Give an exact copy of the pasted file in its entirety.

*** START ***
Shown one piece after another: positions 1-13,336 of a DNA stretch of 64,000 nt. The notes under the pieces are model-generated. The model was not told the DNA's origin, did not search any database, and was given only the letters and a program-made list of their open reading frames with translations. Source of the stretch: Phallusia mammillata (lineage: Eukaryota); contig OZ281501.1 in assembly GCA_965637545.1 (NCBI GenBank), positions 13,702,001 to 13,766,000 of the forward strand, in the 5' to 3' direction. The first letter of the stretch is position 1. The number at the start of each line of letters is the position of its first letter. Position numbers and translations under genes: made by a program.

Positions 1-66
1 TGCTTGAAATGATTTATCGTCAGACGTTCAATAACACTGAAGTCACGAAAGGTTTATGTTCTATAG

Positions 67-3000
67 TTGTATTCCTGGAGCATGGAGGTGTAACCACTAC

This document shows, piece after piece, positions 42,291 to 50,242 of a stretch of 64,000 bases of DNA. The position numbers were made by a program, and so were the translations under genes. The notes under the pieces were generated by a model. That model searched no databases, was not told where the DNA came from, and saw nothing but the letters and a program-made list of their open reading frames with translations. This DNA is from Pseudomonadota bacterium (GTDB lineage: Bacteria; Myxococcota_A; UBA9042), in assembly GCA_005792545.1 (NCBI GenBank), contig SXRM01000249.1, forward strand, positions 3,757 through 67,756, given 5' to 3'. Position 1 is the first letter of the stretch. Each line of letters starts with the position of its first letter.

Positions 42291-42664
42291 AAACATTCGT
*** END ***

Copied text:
Shown one piece after another: positions 1-13,336 of a DNA stretch of 64,000 nt. The notes under the pieces are model-generated. The model was not told the DNA's origin, did not search any database, and was given only the letters and a program-made list of their open reading frames with translations. Source of the stretch: Phallusia mammillata (lineage: Eukaryota); contig OZ281501.1 in assembly GCA_965637545.1 (NCBI GenBank), positions 13,702,001 to 13,766,000 of the forward strand, in the 5' to 3' direction. The first letter of the stretch is position 1. The number at the start of each line of letters is the position of its first letter. Position numbers and translations under genes: made by a program.

Positions 1-66
1 TGCTTGAAATGATTTATCGTCAGACGTTCAATAACACTGAAGTCACGAAAGGTTTATGTTCTATAG

Positions 67-3000
67 TTGTATTCCTGGAGCATGGAGGTGTAACCACTAC

This document shows, piece after piece, positions 42,291 to 50,242 of a stretch of 64,000 bases of DNA. The position numbers were made by a program, and so were the translations under genes. The notes under the pieces were generated by a model. That model searched no databases, was not told where the DNA came from, and saw nothing but the letters and a program-made list of their open reading frames with translations. This DNA is from Pseudomonadota bacterium (GTDB lineage: Bacteria; Myxococcota_A; UBA9042), in assembly GCA_005792545.1 (NCBI GenBank), contig SXRM01000249.1, forward strand, positions 3,757 through 67,756, given 5' to 3'. Position 1 is the first letter of the stretch. Each line of letters starts with the position of its first letter.

Positions 42291-42664
42291 AAACATTCGT